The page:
During my MSc project I was attempting to work out how I could invoke remote method invocations on a program written in Java from another particular program written in SML (a functional programming language). The problem was trying to establish what would be the best way to get the two programs to communicate.
The key to gathering the relevant information was to be systematic. The first phase was to try and establish if there were any standard ways that may allow for two programs to communicate in the way that I needed. I knew from my previous reading that the Java language provided for remote method invocations with Java RMI. This was used as a starting point for research.
Further information was gathered through whatever means available like the Internet and books that focused on communication technologies. I had to assess the also the possibility of having to hand write the communication between the two programs that I had.
How did you analyse the data collected?
The focus in the analysis of the data collected was to make a decision on which was the best route for solving the problem that I had. The important factors that were important to my needs software needs were clearly established. I needed the communication problem to be solved in the simplest way possible and cater for my exact needs. For example, I disregarded using Java RMI because it was Java specific whereas I needed something that worked with programs in different languages. Further, I could not use the CORBA technology since it would not support the SML language and it seemed that it would overcomplicate matters.
What was the outcome?
I decided that none of the standard mechanisms that I researched were appropriate to my very specific problem. The solution was thus to write the communication process by hand. This way it would not only be specifically designed to do exactly what I needed it to do but it would also turn out to be a lot simpler.
Through the systematic and analytical approach I was able to provide a mechanism that allowed a program written in SML invoke methods on a Java program that existed in a remote location.
Q2 think of an occasion when you were required to explain something technical or complicated to a person or group who lacked relevant knowledge on the subject.
Who was your audience and what information did you need to explain?
My audience was fellow students in my MSc IT course who were struggling their Java programming. I needed to explain some of the fundamental concepts of the language that they did not grasp. This included things like how methods and classes are used and the motivation behind them such as how they vastly simplify programming.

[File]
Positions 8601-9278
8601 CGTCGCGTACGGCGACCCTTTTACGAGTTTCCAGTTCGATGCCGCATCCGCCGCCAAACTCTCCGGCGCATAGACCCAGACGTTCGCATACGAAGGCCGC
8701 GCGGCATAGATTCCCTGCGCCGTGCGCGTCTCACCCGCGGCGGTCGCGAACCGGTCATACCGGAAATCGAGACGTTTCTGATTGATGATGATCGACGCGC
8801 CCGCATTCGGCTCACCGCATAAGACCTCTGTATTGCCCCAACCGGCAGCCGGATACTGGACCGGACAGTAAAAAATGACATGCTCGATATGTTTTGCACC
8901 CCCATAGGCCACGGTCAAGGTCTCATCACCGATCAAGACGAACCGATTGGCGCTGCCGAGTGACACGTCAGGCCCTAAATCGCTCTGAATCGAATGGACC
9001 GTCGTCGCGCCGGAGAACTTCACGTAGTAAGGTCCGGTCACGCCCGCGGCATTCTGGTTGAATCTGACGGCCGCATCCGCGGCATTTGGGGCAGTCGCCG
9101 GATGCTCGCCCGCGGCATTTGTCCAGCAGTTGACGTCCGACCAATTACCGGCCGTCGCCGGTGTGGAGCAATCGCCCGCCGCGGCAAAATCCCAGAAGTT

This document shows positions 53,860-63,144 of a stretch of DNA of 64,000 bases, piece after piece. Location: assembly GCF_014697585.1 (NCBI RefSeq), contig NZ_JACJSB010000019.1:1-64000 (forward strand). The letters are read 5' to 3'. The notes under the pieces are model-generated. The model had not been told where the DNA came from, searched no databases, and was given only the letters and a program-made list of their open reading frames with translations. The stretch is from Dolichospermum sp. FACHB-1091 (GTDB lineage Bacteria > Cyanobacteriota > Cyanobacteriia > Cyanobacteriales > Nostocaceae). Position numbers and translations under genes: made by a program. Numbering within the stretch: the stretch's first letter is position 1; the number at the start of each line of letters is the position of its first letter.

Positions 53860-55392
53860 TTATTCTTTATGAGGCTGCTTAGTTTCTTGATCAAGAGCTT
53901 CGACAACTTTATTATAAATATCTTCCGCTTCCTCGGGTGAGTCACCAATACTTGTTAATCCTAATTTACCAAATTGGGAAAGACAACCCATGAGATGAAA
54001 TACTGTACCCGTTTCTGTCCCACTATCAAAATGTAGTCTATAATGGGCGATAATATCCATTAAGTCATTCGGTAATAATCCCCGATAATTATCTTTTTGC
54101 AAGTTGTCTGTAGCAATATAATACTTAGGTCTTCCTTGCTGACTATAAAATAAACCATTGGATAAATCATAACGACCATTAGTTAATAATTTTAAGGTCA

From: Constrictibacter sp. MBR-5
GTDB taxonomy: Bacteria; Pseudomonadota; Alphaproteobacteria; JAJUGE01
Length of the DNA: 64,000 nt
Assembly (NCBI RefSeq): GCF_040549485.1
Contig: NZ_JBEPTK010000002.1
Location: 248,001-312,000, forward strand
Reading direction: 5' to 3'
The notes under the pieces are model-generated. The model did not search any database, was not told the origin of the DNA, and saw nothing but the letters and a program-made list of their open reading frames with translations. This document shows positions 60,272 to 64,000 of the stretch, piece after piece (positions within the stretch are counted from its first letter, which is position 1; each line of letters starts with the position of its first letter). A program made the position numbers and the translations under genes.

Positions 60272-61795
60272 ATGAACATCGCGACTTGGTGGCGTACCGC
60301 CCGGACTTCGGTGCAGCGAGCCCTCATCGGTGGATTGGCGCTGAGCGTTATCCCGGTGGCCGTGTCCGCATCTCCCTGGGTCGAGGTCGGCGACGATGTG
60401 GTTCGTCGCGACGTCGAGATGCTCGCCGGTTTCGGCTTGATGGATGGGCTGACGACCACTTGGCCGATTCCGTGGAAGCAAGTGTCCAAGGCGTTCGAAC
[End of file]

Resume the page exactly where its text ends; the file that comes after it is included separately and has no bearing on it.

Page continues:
What difficulties did you get experience in getting your thoughts across?
The main difficulty that I had was that they were not naturally interested in the subject that I was teaching them about. Simply telling them facts was never work in getting the message across. I had to be as imaginative as possible and try and draw as many diagrams as possible or come up with some real-life analogies that they could relate to, and thus arouse an interest in what I was saying.
How did you know that you had got your message across?
The key was to try and get them to interact with me as much as possible. This way I was in a better position to gauge that they had understood what I had. I asked them for example to repeat back to me something that we had just gone over or ask them a specific question. Moreover, I was able to set them some simple programming exercises and see if they were comfortable or if I had missed anything out.
Q3 Tell us about a particularly effective team you have worked in
What was your role?
I was the team leader in a Software Engineering group of six people. My role was to co-ordinate weekly group meetings and try and get everyone to agree in which direction the group project ought to go.
How did you work with other people in the team?
The project was substantial and thus members of the team had to work on different parts of the project at the same time for optimum efficiency. Thus, excellent communication critical in the team effort. I had to make sure that ever member was very clear of the overall aim of the project and also keep a firm grasp on what each person was doing individually. This way I could make sure that everyone’s individual work would fit in with everyone else’s efforts overall. This way we could escape inconsistency in our final draft design.
How did you contribute to making the team successful and what was the end result?
I was able to measure very swiftly which group members were good at which tasks. Thus I was able to help ration out and organise the weekly tasks appropriately. Whenever, someone was unsure about an area that I had knowledge I was always ready try and explain.
By utilising my communication skills I was able to motivate the other team members so that we kept working hard until the final deadline. I was able in part to lead by example. I tried to keep as confidant as possible and meet the weekly deadlines that were set. I made sure that everyone shared my belief that we would complete the project with excellent results. When difficult decisions had to be made, I appeared as certain in the choices as possible so that my confidence in them would filter over to the other team members.